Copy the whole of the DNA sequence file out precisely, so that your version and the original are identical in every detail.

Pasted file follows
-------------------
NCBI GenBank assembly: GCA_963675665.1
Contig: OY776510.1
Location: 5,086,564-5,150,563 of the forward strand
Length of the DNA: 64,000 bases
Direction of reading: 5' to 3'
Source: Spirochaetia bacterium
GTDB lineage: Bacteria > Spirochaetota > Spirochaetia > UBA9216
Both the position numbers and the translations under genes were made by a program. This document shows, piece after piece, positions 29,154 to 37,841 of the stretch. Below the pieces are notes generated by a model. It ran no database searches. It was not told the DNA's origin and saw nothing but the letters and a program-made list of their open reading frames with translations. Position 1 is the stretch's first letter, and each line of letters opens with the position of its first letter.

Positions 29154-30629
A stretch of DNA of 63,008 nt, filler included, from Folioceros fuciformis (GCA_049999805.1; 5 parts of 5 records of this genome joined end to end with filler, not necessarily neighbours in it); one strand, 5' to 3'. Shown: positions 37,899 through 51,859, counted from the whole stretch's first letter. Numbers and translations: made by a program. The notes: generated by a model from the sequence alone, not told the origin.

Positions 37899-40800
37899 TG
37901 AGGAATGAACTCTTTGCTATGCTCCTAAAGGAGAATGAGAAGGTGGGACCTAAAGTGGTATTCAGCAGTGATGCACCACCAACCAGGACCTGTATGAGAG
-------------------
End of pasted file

NCBI GenBank assembly: GCA_963675665.1
Contig: OY776510.1
Location: 5,086,564-5,150,563 of the forward strand
Length of the DNA: 64,000 bases
Direction of reading: 5' to 3'
Source: Spirochaetia bacterium
GTDB lineage: Bacteria > Spirochaetota > Spirochaetia > UBA9216
Both the position numbers and the translations under genes were made by a program. This document shows, piece after piece, positions 29,154 to 37,841 of the stretch. Below the pieces are notes generated by a model. It ran no database searches. It was not told the DNA's origin and saw nothing but the letters and a program-made list of their open reading frames with translations. Position 1 is the stretch's first letter, and each line of letters opens with the position of its first letter.

Positions 29154-30629
A stretch of DNA of 63,008 nt, filler included, from Folioceros fuciformis (GCA_049999805.1; 5 parts of 5 records of this genome joined end to end with filler, not necessarily neighbours in it); one strand, 5' to 3'. Shown: positions 37,899 through 51,859, counted from the whole stretch's first letter. Numbers and translations: made by a program. The notes: generated by a model from the sequence alone, not told the origin.

Positions 37899-40800
37899 TG
37901 AGGAATGAACTCTTTGCTATGCTCCTAAAGGAGAATGAGAAGGTGGGACCTAAAGTGGTATTCAGCAGTGATGCACCACCAACCAGGACCTGTATGAGAG